New Content Editor

The new content editor is an improvement over the previous content editor and will perform much better with the copy and pasting of text from outside sources, like Microsoft Word documents. You will see in the image below all of the same functionality is available in the new editor so hopefully this change won’t be too significant for most, but might relieve a few formatting headaches that we have had in the past.

texteditor

Improved Calendar

As mentioned above, the calendar will appear as one of the options in the My Blackboard Notifications area. The new calendar view will now display calendar events across all courses and each item will be color-coded based on the course with which it is associated. This view of the calendar is extremely helpful for students who want a single place to view the deadlines in all of their courses at one time and any possible overlaps. The overall look of the calendar is now similar to the look and feel of other modern calendar tools and includes many common features that you are probably used to already, like viewing the calendar by day, week or month and the ability to drag and drop items from one day to another. Faculty and students can also add personal items to their Blackboard calendar that are not associated with any specific course, but private to the individual. It is also now possible to import the Blackboard calendar into other outside calendar tools like Gmail or Outlook if desired.

Improved Discussion Features

In general the discussions tool will look the same as previous versions, but a few new features really change the flow of conversations that are possible. The most significant improvement is that all posts within a discussion thread now appear on one single page. This makes it much easier to read a conversation without having to go back and forth between pages for each message that you are trying to read. As well, it is now even easier to reply to a message of another class member and the message can be written directly in-line with the conversation. Another new feature in the discussion area is the ability to restrict student access to discussion responses from their peers until they have already posted an original response of their own. This feature will cut down on the issue of students only replying to the comments of their classmates instead of posting their own responses to the question directly. The usability enhancements and new features in the discussion tool will make a real difference in courses that rely heavily on the discussion tool for course communication, especially online and hybrid courses where instructors and students spend a significant amount of time within this area of the course.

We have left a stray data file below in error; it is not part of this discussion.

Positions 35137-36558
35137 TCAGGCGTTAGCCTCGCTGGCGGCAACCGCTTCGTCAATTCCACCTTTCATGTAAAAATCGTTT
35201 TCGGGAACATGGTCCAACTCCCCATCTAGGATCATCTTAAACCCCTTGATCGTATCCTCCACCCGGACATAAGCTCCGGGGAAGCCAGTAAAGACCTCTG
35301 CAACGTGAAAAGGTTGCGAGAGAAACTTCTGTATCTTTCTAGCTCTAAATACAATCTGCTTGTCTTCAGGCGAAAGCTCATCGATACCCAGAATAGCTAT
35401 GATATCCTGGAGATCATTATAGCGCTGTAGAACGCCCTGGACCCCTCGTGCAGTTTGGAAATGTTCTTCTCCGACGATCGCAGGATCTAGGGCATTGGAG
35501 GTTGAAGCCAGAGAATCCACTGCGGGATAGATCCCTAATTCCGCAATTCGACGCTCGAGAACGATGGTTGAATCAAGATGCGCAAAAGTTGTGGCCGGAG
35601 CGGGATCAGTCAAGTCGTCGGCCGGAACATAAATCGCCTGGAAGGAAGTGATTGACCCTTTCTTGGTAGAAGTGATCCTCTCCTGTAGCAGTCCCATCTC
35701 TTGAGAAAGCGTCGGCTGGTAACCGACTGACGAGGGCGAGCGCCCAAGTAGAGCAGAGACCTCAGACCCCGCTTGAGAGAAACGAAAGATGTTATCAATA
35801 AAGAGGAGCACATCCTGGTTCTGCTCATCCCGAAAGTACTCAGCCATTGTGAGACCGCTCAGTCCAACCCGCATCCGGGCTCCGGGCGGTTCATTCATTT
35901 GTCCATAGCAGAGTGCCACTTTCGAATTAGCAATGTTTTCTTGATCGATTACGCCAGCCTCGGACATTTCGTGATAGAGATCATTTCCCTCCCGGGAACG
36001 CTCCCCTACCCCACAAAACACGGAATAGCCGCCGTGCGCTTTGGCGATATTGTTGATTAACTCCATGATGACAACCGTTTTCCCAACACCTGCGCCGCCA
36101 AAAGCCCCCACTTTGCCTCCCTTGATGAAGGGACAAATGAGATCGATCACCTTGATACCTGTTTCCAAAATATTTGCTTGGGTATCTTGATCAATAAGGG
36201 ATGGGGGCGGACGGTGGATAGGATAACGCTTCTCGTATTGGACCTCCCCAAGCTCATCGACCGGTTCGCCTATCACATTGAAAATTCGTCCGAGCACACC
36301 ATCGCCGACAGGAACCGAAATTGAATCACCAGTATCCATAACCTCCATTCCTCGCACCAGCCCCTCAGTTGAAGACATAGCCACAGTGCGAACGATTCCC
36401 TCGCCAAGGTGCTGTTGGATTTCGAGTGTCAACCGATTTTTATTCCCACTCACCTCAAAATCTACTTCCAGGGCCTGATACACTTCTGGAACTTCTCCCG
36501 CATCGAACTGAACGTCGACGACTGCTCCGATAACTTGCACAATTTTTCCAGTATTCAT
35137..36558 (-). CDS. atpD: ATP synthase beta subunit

New Assignment In-line Grading

If you use Blackboard for the electronic submission and grading of student work in your courses, this is the feature where you will most likely notice the biggest difference. Blackboard has incorporated totally new functionality within the Assignment tool. The creation of a Blackboard Assignment is the same and is still done from within a content area of your course. However, once students begin to submit their work and you visit the Grade Center to review it, you will quickly notice the changes. All documents submitted by students will be immediately available for viewing from the View Attempt window directly in the browser without downloading the files to your own computer. Comments and annotations to the student’s work can also be done directly on this screen. This method of providing feedback to students on their written work is an alternative to using the track changes functionality available within Microsoft Word. However the track changes method is still available for those that prefer that process. Both the original student submission and the document including annotations can be downloaded to your own computer for archiving. This new functionality should make the process of grading and providing feedback on student papers faster since you will no longer need to download and upload documents for each student.

New Retention Centerretentioncenter